Linear motors and linear stages can accelerate rapidly,as much as 10 g with speeds to 200 in./sec. Linears provide repeatability ranging 1-25 ?m and accuracy of 10 ?m. What performance is needed and what improvements are you trying to attain?

The initial cost of linear motors will be higher compared to pneumatic slides. However, reliability and maintenance should be better. When evaluating applications and costs, be sure to consider a pneumatic slide's long-term costs and take account of air and maintenance costs, replacement parts for worn air hoses, compressors, leaky hoses, and,very important,downtime associated with maintenance. How much of an issue is reliability and maintenance now, and do you wish to improve on this?

Linear motors can provide a big improvement in the application's performance, accuracy and reliability.


John Mazurkiewicz, Motion Control Product Manager
Baldor Electric, Fort Smith, Ark.


Air Is a Variable
The terms "accuracy" and "repeatability" too often are interchanged. The repeatability of a system is important if you are speaking of velocity or position. The position of a pneumatic linear slide system can be repeatable, but typically, its velocity is not. Pneumatic linear slide accuracy typically is not good due to the difficulties of closing the loop around air. Delays, variance in pressure, and the compressibility of air cause issues.

The repeatability of direct-drive brushless linear servo motors is excellent and surpasses that of pneumatic linear slides. The velocity and acceleration of a servo-driven mechanism is a programmed repeatable value. The system will follow the profile time and again.

Velocity and acceleration variances in pneumatic linear slide systems might cause inordinate amounts of wear if extra care isn't taken. This wear can be of the mechanism that is being controlled as well as the pneumatic linear slide itself. The use of valves in the system also requires oil. Usually there are atomizers involved in maintaining an oiled air environment for the valve. With too much oil, the pneumatic slides will have their lubricant washed out causing failure. With too little oil, the valves fail. The oiler is a maintenance issue that is not required for the direct drive brushless linear servo system. With direct-drive brushless linear servo motors, the system reliability is dictated by the bearing life. Direct-drive brushless linear servo motors, like all direct-drive servo motors are zero-maintenance solutions.

In addition, direct-drive brushless linear servo motors can provide higher operating speeds that offer increased machine throughput and reduced audible noise for a quieter work environment.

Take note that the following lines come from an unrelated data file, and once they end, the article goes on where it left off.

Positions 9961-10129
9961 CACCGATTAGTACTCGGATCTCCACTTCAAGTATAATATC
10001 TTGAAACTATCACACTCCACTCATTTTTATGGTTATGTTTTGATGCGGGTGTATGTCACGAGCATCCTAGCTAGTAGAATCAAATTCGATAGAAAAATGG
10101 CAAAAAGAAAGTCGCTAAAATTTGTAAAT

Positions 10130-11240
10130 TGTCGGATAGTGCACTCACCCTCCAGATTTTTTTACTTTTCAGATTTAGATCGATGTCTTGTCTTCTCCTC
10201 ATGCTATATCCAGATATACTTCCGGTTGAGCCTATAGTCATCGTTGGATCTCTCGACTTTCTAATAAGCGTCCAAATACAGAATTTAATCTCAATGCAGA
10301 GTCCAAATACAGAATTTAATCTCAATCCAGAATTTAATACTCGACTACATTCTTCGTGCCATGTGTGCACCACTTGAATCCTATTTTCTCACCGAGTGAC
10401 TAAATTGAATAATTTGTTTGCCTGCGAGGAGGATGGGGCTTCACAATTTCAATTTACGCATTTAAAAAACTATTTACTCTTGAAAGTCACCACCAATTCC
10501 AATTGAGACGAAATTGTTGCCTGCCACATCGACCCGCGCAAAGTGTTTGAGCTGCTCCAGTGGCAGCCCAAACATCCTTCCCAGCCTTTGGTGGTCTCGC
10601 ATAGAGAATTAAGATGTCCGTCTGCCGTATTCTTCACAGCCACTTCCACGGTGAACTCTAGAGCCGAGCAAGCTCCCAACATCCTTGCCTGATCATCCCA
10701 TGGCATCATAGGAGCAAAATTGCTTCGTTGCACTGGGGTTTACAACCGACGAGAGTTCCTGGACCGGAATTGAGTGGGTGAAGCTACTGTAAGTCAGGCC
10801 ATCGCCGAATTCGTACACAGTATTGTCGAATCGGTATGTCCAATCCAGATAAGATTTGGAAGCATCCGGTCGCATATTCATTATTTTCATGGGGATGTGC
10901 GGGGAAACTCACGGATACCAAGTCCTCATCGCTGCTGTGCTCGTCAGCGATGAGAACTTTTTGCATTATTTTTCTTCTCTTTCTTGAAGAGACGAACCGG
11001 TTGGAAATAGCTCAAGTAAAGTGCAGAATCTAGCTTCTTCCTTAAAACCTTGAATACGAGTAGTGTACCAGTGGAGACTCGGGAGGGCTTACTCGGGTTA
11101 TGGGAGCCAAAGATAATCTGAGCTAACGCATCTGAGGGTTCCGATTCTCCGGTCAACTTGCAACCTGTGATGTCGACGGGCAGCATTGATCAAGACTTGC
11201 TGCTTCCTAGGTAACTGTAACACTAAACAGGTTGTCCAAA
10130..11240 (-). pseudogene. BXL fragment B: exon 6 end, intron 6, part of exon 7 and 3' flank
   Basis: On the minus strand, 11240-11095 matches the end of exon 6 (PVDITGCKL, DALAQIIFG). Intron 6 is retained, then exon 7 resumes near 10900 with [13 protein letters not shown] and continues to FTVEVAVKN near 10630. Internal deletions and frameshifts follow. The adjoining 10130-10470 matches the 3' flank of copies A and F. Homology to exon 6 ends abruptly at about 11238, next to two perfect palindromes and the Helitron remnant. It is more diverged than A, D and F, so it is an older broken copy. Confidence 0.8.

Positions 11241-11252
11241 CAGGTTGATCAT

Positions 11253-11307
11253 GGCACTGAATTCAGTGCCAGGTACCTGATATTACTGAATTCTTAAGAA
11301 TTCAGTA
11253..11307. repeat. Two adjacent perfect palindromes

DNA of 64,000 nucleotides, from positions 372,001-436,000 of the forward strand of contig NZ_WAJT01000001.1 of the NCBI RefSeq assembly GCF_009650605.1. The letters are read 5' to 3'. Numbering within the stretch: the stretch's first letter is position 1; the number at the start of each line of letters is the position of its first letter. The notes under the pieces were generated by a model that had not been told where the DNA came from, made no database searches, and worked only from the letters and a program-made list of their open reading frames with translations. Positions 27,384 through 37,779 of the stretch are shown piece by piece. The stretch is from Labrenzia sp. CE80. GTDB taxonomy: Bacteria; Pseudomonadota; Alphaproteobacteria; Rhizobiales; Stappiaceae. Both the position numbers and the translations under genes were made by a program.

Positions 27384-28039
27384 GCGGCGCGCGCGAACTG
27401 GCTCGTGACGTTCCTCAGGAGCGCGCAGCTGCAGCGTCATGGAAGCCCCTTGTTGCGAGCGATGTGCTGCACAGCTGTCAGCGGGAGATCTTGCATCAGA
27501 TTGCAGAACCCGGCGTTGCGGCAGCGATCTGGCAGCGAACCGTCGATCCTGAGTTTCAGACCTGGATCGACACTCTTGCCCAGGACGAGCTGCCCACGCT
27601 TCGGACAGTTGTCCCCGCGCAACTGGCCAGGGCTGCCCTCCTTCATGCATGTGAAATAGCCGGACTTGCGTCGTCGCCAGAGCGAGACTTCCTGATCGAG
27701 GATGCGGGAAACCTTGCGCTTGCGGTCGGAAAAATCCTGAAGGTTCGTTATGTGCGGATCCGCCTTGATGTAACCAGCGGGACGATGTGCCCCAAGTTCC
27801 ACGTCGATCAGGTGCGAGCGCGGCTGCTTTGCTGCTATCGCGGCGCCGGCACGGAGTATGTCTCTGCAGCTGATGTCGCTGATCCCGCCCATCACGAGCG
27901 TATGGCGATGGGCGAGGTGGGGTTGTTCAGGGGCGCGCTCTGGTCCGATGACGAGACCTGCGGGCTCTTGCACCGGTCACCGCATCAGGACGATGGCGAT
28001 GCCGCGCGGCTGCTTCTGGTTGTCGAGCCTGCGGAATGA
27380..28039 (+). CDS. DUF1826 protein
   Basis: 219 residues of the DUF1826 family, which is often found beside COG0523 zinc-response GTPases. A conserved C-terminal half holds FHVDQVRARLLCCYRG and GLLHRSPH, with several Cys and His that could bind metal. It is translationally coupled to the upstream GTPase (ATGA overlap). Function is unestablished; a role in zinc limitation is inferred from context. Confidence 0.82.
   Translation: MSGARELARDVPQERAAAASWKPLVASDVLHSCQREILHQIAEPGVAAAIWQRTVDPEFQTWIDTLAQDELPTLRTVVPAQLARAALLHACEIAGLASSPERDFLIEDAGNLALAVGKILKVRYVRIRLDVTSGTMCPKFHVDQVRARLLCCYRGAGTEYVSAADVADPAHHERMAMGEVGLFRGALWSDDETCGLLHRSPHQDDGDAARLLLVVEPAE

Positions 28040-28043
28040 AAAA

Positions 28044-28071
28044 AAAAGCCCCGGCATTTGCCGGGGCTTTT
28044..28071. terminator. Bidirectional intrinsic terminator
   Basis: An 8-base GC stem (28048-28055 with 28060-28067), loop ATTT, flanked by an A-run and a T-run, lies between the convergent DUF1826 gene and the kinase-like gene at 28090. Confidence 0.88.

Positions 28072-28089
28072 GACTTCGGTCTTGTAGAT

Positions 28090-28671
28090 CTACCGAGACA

Lee Stephens, Systems Engineer
Chris Radley, Senior Product Line Manager
Danaher Motion,


Pneumatics Might Be Simpler
When a linear motor is compared to a pneumatic power slide, several issues should be highlighted. A pneumatic slide is designed to carry and support a load and has a built-in drive mechanism in the form of an actuator. A linear motor is purely a drive mechanism and requires additional hardware to support the load. A pneumatic slide requires one or two air valves, a position sensor and a controller to move the slide proportionally between the maximum limits of travel, a system less expensive than a linear motor, load support and controller by as much as one-half to one-third the cost. A linear motor also requires a controller to control the position between the maximum limits of travel. A pneumatic controller is less complicated than the linear motor controller and at comparably lower cost.
   
Other decision factors include:

Application: If end-to-end travel or proportional motion is required both systems are capable, however, a linear motor may be excessive for an end-to-end application.

Resolution and Accuracy:
A linear motor provides higher resolution and accuracy. Does the pneumatic system achieve these goals while remaining cost effective?

Cost of Ownership:
The cost of typical maintenance over an equivalent period of time is virtually the same.

System Requirements:
Is clean, dry factory air available at the installation? Generally electricity is and sometimes air is.


Vince McCarroll, Chief Engineer
Enfield Technologies, Trumbull, Conn.